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Food for thought: FYS combines chem and cooking

Students in unusual class enjoy opportunity to cook and eat laboratory experiments

Every Wednesday, 14 first-years head to a kitchen to conduct “edible experiments” that help them see how chemistry applies to cooking. The lab is part of a new first-year seminar, CHEM 0080F: “Kitchen Chemistry,”  taught by Associate Professor of Chemistry Sarah Delaney.

 

Potatoes ‘are not all the same’

The class consists of two parts — Monday’s seminar portion, in which Delaney explains scientific concepts, and Wednesday’s lab section, in which students cook and eat.

This week’s seminar focused on why humans perceive certain tastes as “sweet,” how pH levels affect the way potatoes cook and why different potato varieties have different textures when cooked.

Delaney said people have certain taste receptors on their tongues that allow them to detect sweetness, adding that individual glucose molecules trigger those receptors, while chains of the same molecule — starches — do not. This is why potatoes, which contain starch, do not taste sweet, while foods containing glucose do.

Delaney also talked about the phenomenon of miracle berries. These berries contain a protein that attaches to the sweet receptor, altering it so that it only functions in conditions of low pH when people eat something very acidic. For example, after eating miracle berries, “you can just drink vinegar” because it will taste sweet, she added.

Delaney also discussed the differences among potatoes, which “are not all the same,” she said, adding that once cooked, some potatoes have a more “mealy” texture while others have a more “waxy” texture. The chemistry behind these differences lies in the types and amounts of starches present in the potatoes, she said.

Though Delaney taught about the differences between potatoes in a lecture, she kept the class interactive, even on a non-lab day. She set out containers of three different kinds of potatoes and had the class sample them, asking for their reactions to the textures. She then explained how the potatoes varied in their starch content, allowing the students to directly experience the effect of chemistry on the results of cooking.

In this week’s lab, students will make home fries and potato salad to investigate another concept — the way pH conditions affect how a potato cooks. Potatoes contain pectin, which functions as a sort of “glue” that holds the potatoes together, Delaney said, adding that this glue works best under acidic conditions, or when the potatoes cook in a low-pH environment.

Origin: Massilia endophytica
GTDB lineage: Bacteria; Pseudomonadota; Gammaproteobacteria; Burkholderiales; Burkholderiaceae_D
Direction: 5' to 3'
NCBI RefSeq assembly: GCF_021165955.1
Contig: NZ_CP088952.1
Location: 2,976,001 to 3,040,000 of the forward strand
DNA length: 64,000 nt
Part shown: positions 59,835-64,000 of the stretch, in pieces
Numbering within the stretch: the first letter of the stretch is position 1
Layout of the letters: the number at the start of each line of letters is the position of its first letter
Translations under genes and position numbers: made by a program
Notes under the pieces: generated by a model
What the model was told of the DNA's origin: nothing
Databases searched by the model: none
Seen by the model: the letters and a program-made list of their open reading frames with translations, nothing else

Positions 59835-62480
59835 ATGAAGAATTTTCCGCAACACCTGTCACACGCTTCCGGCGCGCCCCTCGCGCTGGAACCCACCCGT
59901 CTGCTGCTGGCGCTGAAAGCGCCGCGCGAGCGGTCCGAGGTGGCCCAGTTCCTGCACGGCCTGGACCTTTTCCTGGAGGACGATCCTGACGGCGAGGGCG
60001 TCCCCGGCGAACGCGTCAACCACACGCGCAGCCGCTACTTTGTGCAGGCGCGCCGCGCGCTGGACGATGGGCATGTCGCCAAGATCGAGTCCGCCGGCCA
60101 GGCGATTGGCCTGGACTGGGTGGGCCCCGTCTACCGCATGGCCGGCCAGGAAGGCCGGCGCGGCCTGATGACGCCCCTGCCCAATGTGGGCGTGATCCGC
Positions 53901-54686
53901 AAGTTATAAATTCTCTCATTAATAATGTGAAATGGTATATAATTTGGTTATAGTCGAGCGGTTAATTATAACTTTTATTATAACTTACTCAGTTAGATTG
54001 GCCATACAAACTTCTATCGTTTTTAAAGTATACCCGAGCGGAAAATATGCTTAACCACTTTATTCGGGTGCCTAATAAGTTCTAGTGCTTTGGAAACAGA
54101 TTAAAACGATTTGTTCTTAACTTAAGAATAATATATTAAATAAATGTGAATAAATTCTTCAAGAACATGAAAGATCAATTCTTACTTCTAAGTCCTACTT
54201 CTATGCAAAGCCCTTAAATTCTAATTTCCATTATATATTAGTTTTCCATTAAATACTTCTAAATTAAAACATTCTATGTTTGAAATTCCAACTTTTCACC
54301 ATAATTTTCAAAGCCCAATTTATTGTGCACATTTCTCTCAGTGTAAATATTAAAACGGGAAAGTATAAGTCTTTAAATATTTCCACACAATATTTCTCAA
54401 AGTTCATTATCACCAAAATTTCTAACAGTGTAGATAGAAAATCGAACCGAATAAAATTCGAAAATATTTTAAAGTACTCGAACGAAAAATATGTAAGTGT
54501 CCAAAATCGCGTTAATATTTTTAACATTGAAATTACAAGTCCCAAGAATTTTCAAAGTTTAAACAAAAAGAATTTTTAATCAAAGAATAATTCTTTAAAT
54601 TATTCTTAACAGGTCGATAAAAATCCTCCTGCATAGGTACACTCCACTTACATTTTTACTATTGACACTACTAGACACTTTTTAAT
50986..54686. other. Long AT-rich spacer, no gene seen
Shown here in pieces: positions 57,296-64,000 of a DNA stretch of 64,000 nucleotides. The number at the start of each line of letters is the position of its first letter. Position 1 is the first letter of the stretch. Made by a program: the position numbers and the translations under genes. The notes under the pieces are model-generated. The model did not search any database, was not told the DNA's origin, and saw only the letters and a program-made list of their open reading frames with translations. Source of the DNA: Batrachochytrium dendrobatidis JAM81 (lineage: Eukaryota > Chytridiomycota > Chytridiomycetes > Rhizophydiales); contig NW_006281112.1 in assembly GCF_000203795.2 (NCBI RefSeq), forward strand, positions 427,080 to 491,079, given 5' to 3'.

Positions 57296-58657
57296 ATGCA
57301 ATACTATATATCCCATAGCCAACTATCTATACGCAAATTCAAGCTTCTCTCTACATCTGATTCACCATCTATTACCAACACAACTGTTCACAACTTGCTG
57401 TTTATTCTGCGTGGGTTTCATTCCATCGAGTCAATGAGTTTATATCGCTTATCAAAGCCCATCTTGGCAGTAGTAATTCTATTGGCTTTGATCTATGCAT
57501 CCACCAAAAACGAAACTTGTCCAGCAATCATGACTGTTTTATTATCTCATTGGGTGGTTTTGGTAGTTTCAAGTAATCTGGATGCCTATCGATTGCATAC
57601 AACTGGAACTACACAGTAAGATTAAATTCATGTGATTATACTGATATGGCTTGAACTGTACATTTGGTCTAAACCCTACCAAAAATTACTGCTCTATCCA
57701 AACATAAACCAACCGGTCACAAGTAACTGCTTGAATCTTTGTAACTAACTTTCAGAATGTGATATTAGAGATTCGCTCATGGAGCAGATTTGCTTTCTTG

The students will cook the potato salad under acidic conditions, so that the pectin will act like glue and the potatoes will remain “intact,” Delaney said in class.

But then students will cook the home fries in a high-pH, or basic, environment so that the pectin will break down, making the potatoes mushy, Delaney said. The softening of the potatoes will increase their surface area, making it easier to evaporate the water in them and giving them the crispy texture characteristic of home fries, she added.

 

Inspired teachers

Students in the course raved about the instructor.

“We’re really lucky because we have Professor Delaney. She’s an amazing teacher … and it comes through in what she does,” said Taylor Viggiano ’17.

Delaney said she wanted to teach a “broad-interest” class that would appeal to non-chemistry concentrators. “I thought that combining chemistry with food and cooking would be a way of having a topic that would be interesting to people,” she said.

The course is currently offered only to first-year students simply because the kitchen has a limited capacity, Delaney said. But many upperclassmen were also interested in the course, so Delaney said she hopes to expand its capacity in future years.

Iyad Owen-Elia ’16 said he saw the course description in Banner last spring and was disappointed that it was not open to upperclassmen, so he emailed Delaney and secured a position as the teaching assistant.

As the TA, Owen-Elia helped Delaney design the course’s curriculum. Currently, he “oversees” the kitchen experiments, he said, making sure all goes well, and he helps to explain the overlap between chemistry and cooking.

Interdisciplinary love

Delaney said she created the course to fuse her passion for cooking with her academic career.

“I always enjoyed cooking, and the more you learn about science, the more you realize that it applies to cooking,” Delaney said. “Cooking is an applied science, and a lot of that science is chemistry.”

Owen-Elia also expressed excitement for both science and cooking. “I love cooking and have loved it for a long time,” he said. “I’m really interested in how science and cooking intersect because in school I mainly do science, but out of school my main passion is cooking. And this class seemed like a chance to combine those.”

Students also showed enthusiasm for both elements of the course.

“I’m also really into food so I love learning the concepts behind it, and why fish changes color as it cooks and how the proteins are denatured and that kind of thing,” Viggiano said.

Marley Rafson ’17 said the class provides “a unique glance at chemistry. … (It) shows you that chemistry can be fun.” She said her “favorite part of the class is that you get to eat at the end of the lab.”

Viggiano said she believes the class is improving her skills as a chef, and Owen-Elia seemed to share Viggiano’s sentiment. “I think that a knowledge of science and an understanding of the chemistry of what’s going on in food can really allow a cook to execute their ideas much more effectively and to achieve really cool dishes that maybe wouldn’t be possible without that knowledge,” he said.



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